The bar for video game adaptations has been incredibly low and while Detective Pikachu makes many of the same mistakes committed by every other attempt (incorporating the flaws from the source material and alienating newcomers) it somehow manages to come out standing, having earned enough respect from all swathes of demographics to warrant returning to this property but owing to how the film ends, it will be interesting to see if we will see a genre-shift or if this magic can even be captured for a second time.


Release Date:
10th May 2019

The Scene To Look Out For:
I’m going to briefly highlight the Mr Mime scene for two simple reasons. Firstly Mr Mime was the source of a lot of flak in the trailers due to the outrage about the Pokemon skin textures. When finally watching this on a big screen, any fears or concerns I had were allayed; sure it’s a little unsettling and weird but it’s a four foot mime creature, nothing about it is conventional. Secondly, part of the film walking that line between cute and dark is in this scene. Tim and Pikachu interrogate Mr Mime for information and a handful of mime gags ensue, mostly telling our heroes to get lost. But then things take a weird turn when Tim mimes dowsing the creature in gasoline and lighting several matches. Especially as the joke ends with, what I can only assume, is a dead Mr Mime, whose belief in the improv sends him into a psychosomatic cardiac arrest.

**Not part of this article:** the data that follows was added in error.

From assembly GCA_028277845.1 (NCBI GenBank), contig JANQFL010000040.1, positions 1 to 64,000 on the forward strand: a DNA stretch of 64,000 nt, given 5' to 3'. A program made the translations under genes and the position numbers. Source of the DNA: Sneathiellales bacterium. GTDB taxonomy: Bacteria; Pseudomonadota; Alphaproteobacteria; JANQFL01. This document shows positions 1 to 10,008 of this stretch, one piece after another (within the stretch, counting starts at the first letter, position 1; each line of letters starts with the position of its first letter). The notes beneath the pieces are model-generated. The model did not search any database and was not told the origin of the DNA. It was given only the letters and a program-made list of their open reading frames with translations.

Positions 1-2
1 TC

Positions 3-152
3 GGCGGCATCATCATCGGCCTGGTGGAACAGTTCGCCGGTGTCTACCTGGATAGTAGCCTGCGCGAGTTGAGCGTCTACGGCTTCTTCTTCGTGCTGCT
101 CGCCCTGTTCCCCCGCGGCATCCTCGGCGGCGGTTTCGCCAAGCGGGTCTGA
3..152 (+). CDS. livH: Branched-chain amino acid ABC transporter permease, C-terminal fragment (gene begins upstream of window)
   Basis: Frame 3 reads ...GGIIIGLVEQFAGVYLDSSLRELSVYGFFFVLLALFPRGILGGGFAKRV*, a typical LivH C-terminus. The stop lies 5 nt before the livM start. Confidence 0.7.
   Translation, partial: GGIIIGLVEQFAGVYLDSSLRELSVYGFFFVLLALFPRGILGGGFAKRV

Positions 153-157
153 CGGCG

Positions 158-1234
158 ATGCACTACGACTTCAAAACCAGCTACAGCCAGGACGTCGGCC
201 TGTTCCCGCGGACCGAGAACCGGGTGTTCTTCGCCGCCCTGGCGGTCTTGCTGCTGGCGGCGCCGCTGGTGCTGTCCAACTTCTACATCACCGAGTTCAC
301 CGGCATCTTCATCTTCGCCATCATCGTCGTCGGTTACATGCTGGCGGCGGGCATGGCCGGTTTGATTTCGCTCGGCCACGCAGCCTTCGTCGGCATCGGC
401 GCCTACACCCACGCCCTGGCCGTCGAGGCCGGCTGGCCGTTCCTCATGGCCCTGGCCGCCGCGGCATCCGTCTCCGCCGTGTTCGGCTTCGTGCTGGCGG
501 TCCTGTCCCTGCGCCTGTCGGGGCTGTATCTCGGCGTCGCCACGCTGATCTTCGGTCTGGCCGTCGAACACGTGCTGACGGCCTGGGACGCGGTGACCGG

Notable Characters:
This is a little tricky as I nobody stood out as decidedly impressive or an impediment to the film as a whole; there were definite areas for improvement but nothing ruined the experience. I felt Ken Watanabe was criminally underused and Nighy was limited by his chair but the biggest head-scratch is Ryan Reynolds. He is absolutely serviceable as Pikachu and by the end of the film, it’s very clear why he was chosen but I still don’t think there was anything specific about Reynolds’ performance that was unique to him and, as much as I want to resist writing this, ultimately felt like a studio/producer’s note about the success of Deadpool.

Highlighted Quote:
“It’s not news if it can’t be verified”

In A Few Words:
“An upbeat, energetic and competent adaptation that understands its core audience while providing enough light-hearted entertainment for the uninitiated”

Total Score:

3/5

BOOKSMART

Getting Straight A’s. Giving Zero F’s.

Director
Olivia Wilde

Starring
Kaitlyn Dever
Beanie Feldstein